Deborah Bean was also recognized for her efforts with the presentation of a scholarship by Huff.

Two businesses in the community shared in the celebration. Fleet Business School honored Michelle Young for her achievements and Kara Daniels received an award from the Southgate/Oakwood/Horizons Pharmacy.

Nina Gaither was honored with a merit award for outstanding achievement with the NAACP African-American Award.

Jim Frye presented Tom Gilley with an award from the Civitan Club of Glen Burnie.

The William A. Dietz Sr. Memorial Scholarship was given to

Jason Free, and Tracey Mezewski received the Cross Journalism Award for the outstanding student in journalism.

Students who have shown improvement in attitudes, work habits and academics were honored with presentations by principal Sledge. In showing that they have demonstrated above-average citizenship in meeting adult responsibilities, Vance Belcher was given the Col. Smith Award for Outstanding Student in Resource, and Scott Hood received the Col. Smith Award for Outstanding Work Study Student.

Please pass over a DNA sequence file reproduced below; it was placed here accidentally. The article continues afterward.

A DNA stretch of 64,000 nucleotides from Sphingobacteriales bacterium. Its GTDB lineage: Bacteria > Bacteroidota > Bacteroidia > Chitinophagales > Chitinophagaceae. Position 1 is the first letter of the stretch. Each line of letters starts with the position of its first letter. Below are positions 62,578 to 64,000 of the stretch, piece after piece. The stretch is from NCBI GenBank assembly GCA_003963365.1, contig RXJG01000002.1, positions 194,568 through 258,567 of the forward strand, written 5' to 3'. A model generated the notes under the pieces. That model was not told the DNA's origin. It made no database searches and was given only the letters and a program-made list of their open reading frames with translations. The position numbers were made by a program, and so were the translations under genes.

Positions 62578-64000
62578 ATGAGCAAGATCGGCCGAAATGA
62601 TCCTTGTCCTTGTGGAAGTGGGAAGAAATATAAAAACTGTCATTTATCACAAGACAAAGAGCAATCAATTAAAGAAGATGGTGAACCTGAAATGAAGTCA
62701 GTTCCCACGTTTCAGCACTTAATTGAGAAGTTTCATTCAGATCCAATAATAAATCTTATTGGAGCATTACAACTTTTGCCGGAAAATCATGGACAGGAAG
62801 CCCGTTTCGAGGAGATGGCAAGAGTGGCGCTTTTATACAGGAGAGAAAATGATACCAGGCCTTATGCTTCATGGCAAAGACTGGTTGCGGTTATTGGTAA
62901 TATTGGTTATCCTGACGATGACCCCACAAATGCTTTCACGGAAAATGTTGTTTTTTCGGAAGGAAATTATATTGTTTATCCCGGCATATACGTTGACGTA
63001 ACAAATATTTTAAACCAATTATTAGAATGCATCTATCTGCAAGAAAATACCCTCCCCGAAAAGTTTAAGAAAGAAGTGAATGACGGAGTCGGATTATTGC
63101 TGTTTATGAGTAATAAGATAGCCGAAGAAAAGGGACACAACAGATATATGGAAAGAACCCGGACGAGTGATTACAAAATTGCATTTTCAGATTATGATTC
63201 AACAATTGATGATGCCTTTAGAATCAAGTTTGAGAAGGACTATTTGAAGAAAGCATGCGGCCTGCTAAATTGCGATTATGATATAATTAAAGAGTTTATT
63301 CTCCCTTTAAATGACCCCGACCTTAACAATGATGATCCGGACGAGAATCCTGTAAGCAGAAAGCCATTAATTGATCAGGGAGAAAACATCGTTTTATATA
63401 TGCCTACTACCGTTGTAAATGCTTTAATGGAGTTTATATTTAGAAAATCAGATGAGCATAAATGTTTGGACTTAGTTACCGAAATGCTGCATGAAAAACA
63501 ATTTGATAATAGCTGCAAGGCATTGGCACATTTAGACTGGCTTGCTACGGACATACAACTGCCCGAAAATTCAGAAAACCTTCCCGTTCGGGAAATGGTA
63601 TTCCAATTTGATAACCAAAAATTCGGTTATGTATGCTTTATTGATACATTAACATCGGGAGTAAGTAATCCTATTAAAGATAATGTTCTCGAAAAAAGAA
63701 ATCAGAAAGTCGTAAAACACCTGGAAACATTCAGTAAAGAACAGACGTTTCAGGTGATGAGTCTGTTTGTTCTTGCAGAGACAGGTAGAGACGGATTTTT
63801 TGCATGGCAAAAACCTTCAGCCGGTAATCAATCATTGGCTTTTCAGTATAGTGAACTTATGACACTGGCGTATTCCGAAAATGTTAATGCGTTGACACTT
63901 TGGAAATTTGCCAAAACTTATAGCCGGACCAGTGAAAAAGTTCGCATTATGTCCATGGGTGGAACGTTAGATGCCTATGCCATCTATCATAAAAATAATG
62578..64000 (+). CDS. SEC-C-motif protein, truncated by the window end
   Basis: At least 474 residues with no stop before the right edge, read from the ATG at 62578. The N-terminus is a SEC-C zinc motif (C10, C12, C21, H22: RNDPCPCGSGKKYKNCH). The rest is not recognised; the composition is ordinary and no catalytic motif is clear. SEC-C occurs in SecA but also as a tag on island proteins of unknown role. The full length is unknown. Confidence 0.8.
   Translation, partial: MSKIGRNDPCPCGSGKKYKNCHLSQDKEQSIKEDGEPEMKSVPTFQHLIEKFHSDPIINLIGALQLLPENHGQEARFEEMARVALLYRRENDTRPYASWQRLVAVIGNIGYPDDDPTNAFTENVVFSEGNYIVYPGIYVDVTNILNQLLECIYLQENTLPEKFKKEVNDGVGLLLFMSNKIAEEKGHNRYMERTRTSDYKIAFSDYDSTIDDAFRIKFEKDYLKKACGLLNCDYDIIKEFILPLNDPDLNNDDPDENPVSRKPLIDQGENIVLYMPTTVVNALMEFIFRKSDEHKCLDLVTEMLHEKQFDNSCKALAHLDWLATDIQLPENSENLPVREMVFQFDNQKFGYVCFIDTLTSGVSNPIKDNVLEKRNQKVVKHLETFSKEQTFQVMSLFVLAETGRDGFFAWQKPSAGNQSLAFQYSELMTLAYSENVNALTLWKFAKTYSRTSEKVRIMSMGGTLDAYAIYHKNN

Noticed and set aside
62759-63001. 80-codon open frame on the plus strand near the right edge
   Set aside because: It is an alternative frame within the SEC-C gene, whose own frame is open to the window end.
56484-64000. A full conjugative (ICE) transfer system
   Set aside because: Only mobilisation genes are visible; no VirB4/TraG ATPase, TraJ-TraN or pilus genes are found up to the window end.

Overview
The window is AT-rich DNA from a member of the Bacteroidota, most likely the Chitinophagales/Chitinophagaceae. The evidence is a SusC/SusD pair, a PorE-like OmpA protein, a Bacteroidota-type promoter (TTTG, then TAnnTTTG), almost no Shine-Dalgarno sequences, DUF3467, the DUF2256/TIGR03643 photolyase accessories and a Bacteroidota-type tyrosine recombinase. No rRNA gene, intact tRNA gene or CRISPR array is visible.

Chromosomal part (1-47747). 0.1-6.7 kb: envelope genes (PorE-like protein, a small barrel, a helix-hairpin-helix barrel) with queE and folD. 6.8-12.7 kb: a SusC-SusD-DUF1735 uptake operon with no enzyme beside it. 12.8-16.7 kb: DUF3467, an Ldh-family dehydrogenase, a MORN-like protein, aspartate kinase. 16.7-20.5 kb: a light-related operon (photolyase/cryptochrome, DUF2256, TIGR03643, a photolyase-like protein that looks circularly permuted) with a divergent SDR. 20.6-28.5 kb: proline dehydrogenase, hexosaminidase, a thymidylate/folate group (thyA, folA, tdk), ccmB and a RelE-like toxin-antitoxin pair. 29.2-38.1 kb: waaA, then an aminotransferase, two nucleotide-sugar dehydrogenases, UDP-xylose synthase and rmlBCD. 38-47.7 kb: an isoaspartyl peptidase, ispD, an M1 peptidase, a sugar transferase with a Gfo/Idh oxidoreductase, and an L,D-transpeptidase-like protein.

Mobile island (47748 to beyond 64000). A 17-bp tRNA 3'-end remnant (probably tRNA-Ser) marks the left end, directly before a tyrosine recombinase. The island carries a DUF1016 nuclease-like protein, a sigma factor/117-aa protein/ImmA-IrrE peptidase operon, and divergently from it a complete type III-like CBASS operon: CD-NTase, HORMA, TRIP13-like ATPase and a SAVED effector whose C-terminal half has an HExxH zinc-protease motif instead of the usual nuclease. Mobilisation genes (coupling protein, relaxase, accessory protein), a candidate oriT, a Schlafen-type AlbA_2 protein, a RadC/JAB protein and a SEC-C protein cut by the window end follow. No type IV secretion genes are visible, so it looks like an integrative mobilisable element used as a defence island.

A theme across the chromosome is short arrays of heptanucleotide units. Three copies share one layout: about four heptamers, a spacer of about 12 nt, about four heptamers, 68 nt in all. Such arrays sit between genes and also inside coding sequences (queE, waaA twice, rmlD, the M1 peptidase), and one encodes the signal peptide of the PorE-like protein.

Thomas Gilley was presented with an award from the VFW Post 8097 in Howard County.

Tandy Corp. presented certificates to the top 2 percent of the graduating seniors. Those students are Susan Byun, Kara Daniels, Teresa Gardner, Matthew Gross, Kimberly Myers, Melanie Scharf and Laura Schneider.

Counselor Janice Thomaspresented Peer Counselor Awards to Michelle Ackerman, Joe Carson, Cindy Garrett, Kyle Kackett, Dawn Hagood, Roy Hynson, Gloria Jones, Ralph MacMurray and Keisha McCoy.


Officer Guy Della of the Anne Arundel County police will speak

at the next meeting of the Mid Spencer Community Association at 7 p.m. Thursday, June 7, at the North County Library.

Scheduled topics include organizing a neighborhoodwatch, Operation I.D. and crime prevention.

The meeting is open to all members of the communities of Shannon Square, Woods on Shannon and Shannon Forest.

For more information, call Martha Whitney 360-2804.